Concorde was the legendary British turbojet-powered supersonic passenger airliner that was ahead of its time when it was released in 1976. Capable of speeds of Mach 2.04 (1,354mph) with room for 128 passengers, the jet could travel from London to New York in under four hours. However, while the British Government was thrilled with the possibility, those in power across the pond were less than impressed.
Planning for the development of Concorde started in the late Fifties, with the creation of the Supersonic Transport Aircraft Committee tasked with developing the design and finding industry partners to build it.
A year later, a contract was awarded to Hawker Siddeley in Bristol for preliminary designs, who later approached Lockheed and Boeing.
They worked alongside French partners Sud Aviation to develop two identical planes for Britain and France, it was revealed during the BBC’s “Concorde: A Supersonic Story”.
However, the 2017 series explained how this move got under JFK’s skin.
We are talking about a plane, at the end of the 60s that will move ahead at a speed greater than Mach 2 to all four corners of the globe
John F. Kennedy
The narrator detailed: “A year on from the Anglo-French treaty, the first designs of Concorde were released.
“A wooden mock-up demonstrated the interior and high-tech windshield.
“Airlines across the world responded with great excitement, 16 airlines ordered some 75 aircraft, many of the orders were by airlines in the US, which infuriated President John F. Kennedy.
“So he announced a plane that would be bigger, faster and travel even further than Concorde.”
Immediately in a statement to the public, JFK announced plans for the Boeing 2707.
The design emerged as a large aircraft with seating for 250 to 300 passengers and cruise speeds of approximately 2,300mph.
It was intended to be much larger and faster than proceeding designs such as Concorde.
President Kennedy said in his announcement: “My judgement is that this government should immediately commence a new programme in partnership with private industry to develop at the earliest practical date the prototype of a commercially successful supersonic transport superior to that being built in any other county in the world.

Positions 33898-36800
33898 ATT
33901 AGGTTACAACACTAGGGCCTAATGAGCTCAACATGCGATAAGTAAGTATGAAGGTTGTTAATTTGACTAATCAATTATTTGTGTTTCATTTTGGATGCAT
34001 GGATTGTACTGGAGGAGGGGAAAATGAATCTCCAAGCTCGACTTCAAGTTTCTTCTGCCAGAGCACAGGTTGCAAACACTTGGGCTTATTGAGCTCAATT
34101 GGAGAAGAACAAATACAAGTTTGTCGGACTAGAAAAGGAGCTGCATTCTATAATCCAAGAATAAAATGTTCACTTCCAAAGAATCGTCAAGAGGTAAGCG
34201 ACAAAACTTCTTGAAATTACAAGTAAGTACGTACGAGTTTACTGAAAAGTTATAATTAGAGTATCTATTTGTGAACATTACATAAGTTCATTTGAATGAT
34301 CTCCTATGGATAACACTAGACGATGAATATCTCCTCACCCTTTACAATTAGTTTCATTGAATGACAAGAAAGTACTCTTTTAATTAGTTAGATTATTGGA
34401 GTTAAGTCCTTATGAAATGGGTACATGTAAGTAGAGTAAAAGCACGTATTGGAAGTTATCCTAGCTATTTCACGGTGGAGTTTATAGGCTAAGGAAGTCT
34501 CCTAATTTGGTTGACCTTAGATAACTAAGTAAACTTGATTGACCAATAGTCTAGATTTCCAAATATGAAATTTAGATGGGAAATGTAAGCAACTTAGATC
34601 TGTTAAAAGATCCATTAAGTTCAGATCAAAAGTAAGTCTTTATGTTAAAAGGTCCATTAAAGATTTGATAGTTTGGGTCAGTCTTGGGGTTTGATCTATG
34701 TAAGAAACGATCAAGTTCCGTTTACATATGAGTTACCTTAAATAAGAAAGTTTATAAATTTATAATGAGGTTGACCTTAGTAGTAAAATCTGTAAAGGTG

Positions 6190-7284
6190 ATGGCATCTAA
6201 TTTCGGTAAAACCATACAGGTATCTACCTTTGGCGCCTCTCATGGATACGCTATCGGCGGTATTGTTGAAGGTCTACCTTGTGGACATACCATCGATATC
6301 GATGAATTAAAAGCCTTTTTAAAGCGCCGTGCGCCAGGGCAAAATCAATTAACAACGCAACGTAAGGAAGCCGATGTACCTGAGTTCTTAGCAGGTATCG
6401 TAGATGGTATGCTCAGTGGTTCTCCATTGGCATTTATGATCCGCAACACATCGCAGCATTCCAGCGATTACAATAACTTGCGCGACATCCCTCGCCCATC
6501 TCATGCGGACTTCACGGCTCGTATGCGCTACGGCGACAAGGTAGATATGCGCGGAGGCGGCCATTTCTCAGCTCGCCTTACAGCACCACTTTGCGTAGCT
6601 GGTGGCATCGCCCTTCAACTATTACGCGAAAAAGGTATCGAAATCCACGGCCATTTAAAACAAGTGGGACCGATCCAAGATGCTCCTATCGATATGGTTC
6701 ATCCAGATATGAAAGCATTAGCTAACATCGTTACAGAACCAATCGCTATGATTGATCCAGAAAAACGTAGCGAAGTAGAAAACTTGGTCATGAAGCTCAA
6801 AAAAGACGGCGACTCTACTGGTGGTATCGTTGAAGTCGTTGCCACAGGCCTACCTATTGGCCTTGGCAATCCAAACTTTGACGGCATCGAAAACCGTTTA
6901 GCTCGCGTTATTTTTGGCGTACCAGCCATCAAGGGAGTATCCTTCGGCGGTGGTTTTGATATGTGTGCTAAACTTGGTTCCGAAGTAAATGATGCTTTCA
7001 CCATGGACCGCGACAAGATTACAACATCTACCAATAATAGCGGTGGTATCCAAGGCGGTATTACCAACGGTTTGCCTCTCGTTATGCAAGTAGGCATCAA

“If we can build the best operational plane of this type – and I believe we can – then Congress and the country should be prepared to invest the funds and effort necessary to maintain this nation’s lead in long-range aircraft – a lead we have held since World War 2.
“Spurred [on] by competition from across the Atlantic and by the production of our own companies, the Federal Government must pledge funds to supplement the risk capital to be contributed by private companies
“We are talking about a plane, at the end of the Sixties that will move ahead at a speed greater than Mach 2 to all four corners of the globe.”
The revelation came just one year after the Cuban Missile Crisis and at the height of the Cold War.
The US and the Soviets were locked in both a Space Race and an Arms Race and it angered the President that his country may have fallen behind in their quest for technological dominance.
To make matters worse, Kennedy caught wind of Soviet Plans to build the Tupolev TU-144 – a supersonic jet that would be capable of holding 55 passengers and flying at speeds of 1,200mph.
However, with his assassination in 1963 and the rise of environmental concerns, the plans were put on hold for years.
The US sat back and watched as the USSR showed off its prototype in 1968, before going supersonic a year later.
President Nixon took charge of the US in 1969 and despite his strong support for the project, the funding was cut in 1971 by the US Senate.
They agreed that the US had spent too much money on both the Vietnam War and the Apollo Programme already.
The decision would turn out to be for the best.
It later emerged that the Soviets had rushed their design to beat the US and the first signs of this were shown at the Paris Air Show in 1973 when the Tu-144 crashed.
In May 1978, another Tu-444 crashed on a test flight and the project ceased in 1982.
British Airways also announced the retirement of Concord on April 10, 2003, following the crash of Air France 4590.
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